Are Drones Allowed in National Parks? [Updated 2024]

Drones have become increasingly popular for capturing breathtaking aerial views and exploring areas that were once unreachable. National parks, with their stunning landscapes and diverse wildlife, often seem like the perfect setting for drone enthusiasts. Every year millions of people come to the national forests to see natural wonders from Yellowstone to the Grand Canyon.

Do most drone enthusiasts ask the question are drones allowed in National Parks? However, regulations and guidelines surrounding drone usage in national parks need to be carefully considered before taking flight.

After a deep analysis, I will provide a comprehensive overview of the rules and restrictions associated with flying drones in national parks, and some noteworthy incidents as well as the reasons behind these regulations in this article.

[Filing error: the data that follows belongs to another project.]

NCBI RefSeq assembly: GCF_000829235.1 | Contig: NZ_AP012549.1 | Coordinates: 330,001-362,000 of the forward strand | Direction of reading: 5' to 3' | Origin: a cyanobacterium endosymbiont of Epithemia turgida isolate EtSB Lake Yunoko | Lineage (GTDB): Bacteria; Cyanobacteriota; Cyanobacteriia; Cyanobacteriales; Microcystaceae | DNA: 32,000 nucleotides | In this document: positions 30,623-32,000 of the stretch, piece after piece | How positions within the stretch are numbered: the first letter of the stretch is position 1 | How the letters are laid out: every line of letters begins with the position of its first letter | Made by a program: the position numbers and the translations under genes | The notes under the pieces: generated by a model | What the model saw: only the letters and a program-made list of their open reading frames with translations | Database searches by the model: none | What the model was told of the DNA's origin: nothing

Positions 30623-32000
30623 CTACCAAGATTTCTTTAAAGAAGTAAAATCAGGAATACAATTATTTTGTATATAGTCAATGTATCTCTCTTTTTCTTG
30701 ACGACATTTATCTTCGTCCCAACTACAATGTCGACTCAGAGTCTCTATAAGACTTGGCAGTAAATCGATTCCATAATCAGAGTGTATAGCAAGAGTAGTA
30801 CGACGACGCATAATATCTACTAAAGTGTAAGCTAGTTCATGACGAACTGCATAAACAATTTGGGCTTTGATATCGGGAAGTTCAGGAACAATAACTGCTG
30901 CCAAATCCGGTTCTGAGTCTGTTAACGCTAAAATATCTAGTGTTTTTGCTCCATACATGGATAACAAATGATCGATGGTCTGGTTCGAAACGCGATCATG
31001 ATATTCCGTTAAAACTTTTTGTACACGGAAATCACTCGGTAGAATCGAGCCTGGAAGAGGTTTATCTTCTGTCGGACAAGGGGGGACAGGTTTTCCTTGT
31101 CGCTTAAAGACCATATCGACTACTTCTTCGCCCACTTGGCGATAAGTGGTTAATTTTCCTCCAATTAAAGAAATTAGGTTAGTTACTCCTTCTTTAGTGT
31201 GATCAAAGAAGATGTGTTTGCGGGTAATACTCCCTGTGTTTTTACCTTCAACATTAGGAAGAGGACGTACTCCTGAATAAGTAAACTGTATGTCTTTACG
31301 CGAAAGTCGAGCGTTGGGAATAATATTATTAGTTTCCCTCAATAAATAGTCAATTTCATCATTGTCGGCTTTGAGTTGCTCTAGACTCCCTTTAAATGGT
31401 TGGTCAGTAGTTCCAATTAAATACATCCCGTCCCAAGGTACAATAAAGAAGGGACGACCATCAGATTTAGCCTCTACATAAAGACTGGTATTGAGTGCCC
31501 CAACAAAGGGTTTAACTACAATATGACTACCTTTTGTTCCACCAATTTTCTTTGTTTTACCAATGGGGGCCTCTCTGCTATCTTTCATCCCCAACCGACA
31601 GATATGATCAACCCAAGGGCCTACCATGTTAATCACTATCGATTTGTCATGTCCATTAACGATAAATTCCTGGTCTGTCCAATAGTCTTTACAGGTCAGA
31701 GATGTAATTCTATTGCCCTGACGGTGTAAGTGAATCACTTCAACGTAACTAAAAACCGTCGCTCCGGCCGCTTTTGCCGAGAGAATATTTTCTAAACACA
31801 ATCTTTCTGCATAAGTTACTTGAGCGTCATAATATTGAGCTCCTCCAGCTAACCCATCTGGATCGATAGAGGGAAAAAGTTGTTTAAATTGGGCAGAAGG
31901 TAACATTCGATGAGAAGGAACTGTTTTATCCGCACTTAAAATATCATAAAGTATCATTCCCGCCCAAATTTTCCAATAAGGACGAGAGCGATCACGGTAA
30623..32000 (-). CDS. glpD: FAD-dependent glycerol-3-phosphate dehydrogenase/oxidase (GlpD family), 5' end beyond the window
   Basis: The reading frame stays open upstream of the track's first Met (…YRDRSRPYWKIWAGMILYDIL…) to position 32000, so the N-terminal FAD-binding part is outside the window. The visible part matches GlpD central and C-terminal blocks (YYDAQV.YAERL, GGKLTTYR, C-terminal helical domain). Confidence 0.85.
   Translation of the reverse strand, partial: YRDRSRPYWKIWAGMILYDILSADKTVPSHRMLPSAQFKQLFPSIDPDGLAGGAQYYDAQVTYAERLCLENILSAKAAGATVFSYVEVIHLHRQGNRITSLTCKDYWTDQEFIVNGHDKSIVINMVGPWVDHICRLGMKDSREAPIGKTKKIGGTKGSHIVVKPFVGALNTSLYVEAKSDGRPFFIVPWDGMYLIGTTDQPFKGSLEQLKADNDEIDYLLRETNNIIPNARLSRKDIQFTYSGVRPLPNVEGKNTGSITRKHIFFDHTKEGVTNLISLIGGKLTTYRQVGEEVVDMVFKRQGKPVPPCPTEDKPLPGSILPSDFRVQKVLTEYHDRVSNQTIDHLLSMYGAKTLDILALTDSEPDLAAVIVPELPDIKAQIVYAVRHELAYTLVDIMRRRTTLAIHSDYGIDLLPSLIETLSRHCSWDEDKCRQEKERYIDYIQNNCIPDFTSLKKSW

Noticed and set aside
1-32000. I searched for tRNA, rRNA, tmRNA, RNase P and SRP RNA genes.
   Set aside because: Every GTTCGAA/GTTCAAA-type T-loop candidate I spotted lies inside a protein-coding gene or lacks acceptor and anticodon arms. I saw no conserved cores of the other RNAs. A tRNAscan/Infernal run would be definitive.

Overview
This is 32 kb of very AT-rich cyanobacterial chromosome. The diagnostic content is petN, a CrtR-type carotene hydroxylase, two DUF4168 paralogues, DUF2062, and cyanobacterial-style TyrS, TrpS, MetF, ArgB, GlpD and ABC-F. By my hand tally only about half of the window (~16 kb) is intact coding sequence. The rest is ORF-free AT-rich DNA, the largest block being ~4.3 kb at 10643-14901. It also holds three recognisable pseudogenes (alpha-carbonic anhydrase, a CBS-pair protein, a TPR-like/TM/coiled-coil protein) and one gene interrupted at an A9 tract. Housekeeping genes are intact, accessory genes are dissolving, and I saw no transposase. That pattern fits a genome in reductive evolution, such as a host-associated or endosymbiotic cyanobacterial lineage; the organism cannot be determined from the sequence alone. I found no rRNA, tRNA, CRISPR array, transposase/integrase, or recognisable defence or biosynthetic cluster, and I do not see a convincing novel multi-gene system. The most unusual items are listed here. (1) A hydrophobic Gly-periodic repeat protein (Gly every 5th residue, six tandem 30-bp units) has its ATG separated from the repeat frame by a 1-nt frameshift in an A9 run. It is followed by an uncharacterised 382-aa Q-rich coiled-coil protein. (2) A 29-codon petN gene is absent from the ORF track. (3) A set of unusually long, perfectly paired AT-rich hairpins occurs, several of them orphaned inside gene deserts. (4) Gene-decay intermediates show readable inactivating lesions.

Overview of Drone Laws in National Parks:

Rules and regulations for drones in national parks are handled by the National Park Service (NPS), the legal authority over all national parks in the United States. However, FAA’s Part 107 for small unmanned aircraft is implemented in every state and area within the United States including the National Parks.

In 2014, NPS issued Policy Memorandum 14-05, by director Jonathan Jarvis. On lands and waters administered by the NPS, such as national parks, national monuments, national recreation areas, national historic sites, national coastlines, national monuments, and other memorials, this policy prohibits the launch, landing, and fearless operation of drones. 

According to NPS, if someone is willing to fly a drone in the park must obtain a special permit from the National Park’s superintendent in written form. Most National parks like Yellow Stone National Park, Zion National Park,  Grand Prismatic, Kobuk Valley National Park, and Denali National Park and Preserve disallow to operate drones.

However, some National parks may allow the use of drones because their lands are not designated as wilderness. The restrictions on drone use in National Parks may be different from another depending on the ecosystem, wilderness, or upon local and state laws.

Before taking off your drone you must check the airspace restriction by using the B4UFLY app, National Parks are also restricted areas marked in this app.

Are Drones Allowed in National Parks?

drones are not allowed in National Parks